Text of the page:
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A Short History of Vantablack: the Darkest Color on Earth

Meet Vantablack. It’s the kvltest color; the spookiest shade; the most bituminous, byronic black there is, and it absorbs nearly all visible light—that’s pretty goth. 99.96% is the figure usually cited, but unless the light source is poised at exactly 90º to the Vantablacked surface, it’s more like 96.4%. Perhaps that’s splitting hairs, but then it is a terribly svelte substance—just a few hundred nanometers thick. Like the most flattering of fashion, it works by tricking the eye, flattening any sense of depth, and sucking you in. Though if you’re dreaming of actually incorporating it into your look, don’t—the material is wildly toxic.

Vantablack becomes even more seductive when you consider the etymological transition of the word “black,” from the Proto-Indo European bhleg, to burn or flash or shine, through to Proto-Germanic’s blakaz, or burnt. But this pigment has little connection to any hue or texture naturally occurring on Earth, and actually isn’t so much a color as it is a substance or coating. Invented in 2014 by UK manufacturers Surrey NanoSystems (SNS), its name (the acronym unspools to

“Vertically Aligned NanoTube Arrays”) speaks to its composition of carbon nanotubes. The original idea was to help hide satellites and stealth fighter jets—a realization of that sci-fi dream of a cloaking device—but its strength and conductivity mean that it’s now being used in telescopes, touchscreens, and numerous other aerospace applications.

People walk outside a pavilion, designed by British architect Asif Khan and built by Hyundai, in Pyeonchang, the host location of the 2018 Winter Olympic Games; the building is sprayed on the outside with Vantablack, the darkest chemical substance on Earth. Photo by Sergei Bobylev/TASS via Getty Images.

It’s hard to keep a beast like this leashed to a single post, though: it was used in a Lynx marketing campaign for a body spray in 2015, while at the 2018 Winter Olympics in Pyeongchang, Canada might have had their red door, but designer Asif Khan took a whole pavilion and spray painted it black, to stunning effect.

British sculptor and consummate void enthusiast Anish Kapoor may be the one to credit with really putting Vantablack on the map, though. Speaking to Artforum in 2015, he compared it to Malevich’s black square (which was recently revealed to put the white supremacy in Suprematism), saying that “to make new art, you have to make new space.” Unfortunately, he’s the only one, having finagled exclusive rights to use Vantablack in artwork, a move that has enraged other artists. (Yves Klein infamously did it before him with his no-signal hue International Klein Blue, but the difference was that the artist developed the pigment himself.)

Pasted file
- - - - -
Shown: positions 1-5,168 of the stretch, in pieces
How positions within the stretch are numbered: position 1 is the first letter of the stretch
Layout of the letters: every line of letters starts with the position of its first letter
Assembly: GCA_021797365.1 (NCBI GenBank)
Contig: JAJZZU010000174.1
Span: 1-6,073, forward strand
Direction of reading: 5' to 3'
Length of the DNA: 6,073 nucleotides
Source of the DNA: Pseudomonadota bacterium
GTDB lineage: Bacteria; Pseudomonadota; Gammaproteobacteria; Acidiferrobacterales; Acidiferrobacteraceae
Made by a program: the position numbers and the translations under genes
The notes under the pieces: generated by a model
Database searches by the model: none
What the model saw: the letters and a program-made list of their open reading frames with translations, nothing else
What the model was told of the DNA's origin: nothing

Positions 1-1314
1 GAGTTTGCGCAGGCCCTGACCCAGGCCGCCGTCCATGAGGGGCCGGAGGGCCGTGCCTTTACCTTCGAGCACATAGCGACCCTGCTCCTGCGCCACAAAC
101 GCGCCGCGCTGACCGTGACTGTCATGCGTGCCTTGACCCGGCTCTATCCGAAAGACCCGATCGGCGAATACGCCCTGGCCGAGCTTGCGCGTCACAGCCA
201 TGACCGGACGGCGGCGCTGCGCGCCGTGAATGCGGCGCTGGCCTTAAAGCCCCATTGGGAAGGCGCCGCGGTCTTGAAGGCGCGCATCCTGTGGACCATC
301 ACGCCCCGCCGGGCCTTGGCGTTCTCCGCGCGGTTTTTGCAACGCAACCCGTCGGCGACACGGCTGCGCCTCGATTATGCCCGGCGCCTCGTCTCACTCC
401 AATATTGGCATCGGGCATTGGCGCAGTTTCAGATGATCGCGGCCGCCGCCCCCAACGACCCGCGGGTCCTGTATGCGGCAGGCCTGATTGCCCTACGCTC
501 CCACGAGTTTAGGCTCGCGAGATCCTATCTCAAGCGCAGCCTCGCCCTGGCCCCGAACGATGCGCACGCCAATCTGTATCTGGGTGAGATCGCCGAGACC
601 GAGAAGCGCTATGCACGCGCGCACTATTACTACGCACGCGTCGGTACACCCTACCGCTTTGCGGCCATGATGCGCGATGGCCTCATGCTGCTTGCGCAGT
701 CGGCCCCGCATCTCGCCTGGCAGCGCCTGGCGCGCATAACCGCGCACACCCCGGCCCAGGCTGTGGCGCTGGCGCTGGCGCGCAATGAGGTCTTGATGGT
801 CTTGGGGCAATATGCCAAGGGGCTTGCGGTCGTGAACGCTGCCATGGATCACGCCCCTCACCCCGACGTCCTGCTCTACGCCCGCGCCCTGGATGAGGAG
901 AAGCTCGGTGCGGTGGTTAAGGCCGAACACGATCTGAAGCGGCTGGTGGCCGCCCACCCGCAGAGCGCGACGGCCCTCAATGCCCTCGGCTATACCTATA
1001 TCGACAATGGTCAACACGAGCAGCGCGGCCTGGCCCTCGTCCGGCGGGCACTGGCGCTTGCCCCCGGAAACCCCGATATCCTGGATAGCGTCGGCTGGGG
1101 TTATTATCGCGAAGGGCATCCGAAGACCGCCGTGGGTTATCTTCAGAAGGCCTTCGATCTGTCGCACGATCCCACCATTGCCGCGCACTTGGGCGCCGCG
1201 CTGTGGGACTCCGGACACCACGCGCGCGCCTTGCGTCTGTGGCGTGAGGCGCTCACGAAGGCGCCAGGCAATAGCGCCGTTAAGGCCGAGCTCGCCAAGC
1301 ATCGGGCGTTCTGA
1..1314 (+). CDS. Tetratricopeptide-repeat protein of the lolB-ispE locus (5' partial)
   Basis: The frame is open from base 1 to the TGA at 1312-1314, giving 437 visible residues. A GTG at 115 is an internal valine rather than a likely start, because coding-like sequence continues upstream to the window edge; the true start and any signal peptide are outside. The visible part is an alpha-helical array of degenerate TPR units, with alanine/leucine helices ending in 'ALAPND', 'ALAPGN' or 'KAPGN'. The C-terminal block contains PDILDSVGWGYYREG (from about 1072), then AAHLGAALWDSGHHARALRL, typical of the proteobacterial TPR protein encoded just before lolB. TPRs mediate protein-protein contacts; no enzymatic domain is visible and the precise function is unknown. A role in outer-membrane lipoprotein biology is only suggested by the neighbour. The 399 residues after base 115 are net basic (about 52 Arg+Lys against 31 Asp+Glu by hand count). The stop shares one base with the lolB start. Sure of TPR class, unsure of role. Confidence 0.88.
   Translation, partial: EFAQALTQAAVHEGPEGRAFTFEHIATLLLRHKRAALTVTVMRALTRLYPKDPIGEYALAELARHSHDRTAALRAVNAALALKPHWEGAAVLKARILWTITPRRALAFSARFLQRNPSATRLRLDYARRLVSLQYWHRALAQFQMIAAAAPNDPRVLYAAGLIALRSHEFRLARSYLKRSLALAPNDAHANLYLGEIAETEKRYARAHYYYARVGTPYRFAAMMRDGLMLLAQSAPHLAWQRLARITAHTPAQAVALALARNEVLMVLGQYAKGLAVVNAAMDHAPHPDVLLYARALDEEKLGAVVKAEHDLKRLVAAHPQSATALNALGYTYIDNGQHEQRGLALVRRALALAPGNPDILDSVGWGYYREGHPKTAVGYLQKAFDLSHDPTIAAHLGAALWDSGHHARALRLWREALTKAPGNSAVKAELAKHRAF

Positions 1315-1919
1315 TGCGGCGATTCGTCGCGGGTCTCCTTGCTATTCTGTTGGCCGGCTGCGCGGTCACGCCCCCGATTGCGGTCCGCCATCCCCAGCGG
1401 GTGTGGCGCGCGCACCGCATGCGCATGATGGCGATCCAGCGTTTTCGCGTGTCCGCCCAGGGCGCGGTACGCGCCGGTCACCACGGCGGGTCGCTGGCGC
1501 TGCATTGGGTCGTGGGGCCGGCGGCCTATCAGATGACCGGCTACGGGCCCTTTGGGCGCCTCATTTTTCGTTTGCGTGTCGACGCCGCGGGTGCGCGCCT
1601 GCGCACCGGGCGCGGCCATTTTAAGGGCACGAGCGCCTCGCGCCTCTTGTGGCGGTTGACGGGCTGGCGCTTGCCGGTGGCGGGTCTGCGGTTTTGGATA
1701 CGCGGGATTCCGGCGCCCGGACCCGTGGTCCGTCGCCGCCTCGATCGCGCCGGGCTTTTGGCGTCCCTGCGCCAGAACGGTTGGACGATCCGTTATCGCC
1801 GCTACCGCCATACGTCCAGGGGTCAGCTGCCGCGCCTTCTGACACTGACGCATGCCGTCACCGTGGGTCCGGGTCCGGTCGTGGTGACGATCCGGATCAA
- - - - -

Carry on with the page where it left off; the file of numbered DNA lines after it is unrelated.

Disgruntled painter Stuart Semple responded by creating what he called the Pinkest Pink, legally available for £3.99 on his website to any and everyone except Kapoor. Feeling petty, Kapoor managed to get a hold of it anyway, sharing, two days before Christmas in 2016, an Instagram snap of his middle finger dipped in Semple’s pigment, only to get absolutely savaged in the comments.

Technically, there might be an even more powerful material on the horizon: a nanomaterial which absorbs close to 100% of visible light and can transform it into any color at all, or even into heat. Fittingly for something invented in Saudi Arabia, it swaps out the carbon nanotubes with gold. The catalyst for this technology was rather more alabaster, with researchers getting inspired by the ultrathin, ultrabright shells of some extremely ghostly white Southeast Asian beetles. The bugs have in turn inspired a new material even whiter than Rachel Dolezal. But no one’s doing much with any of these new technologies, yet, so the field’s wide-open, artists. Bella Lugosi might be dead, but long live Vantablack.

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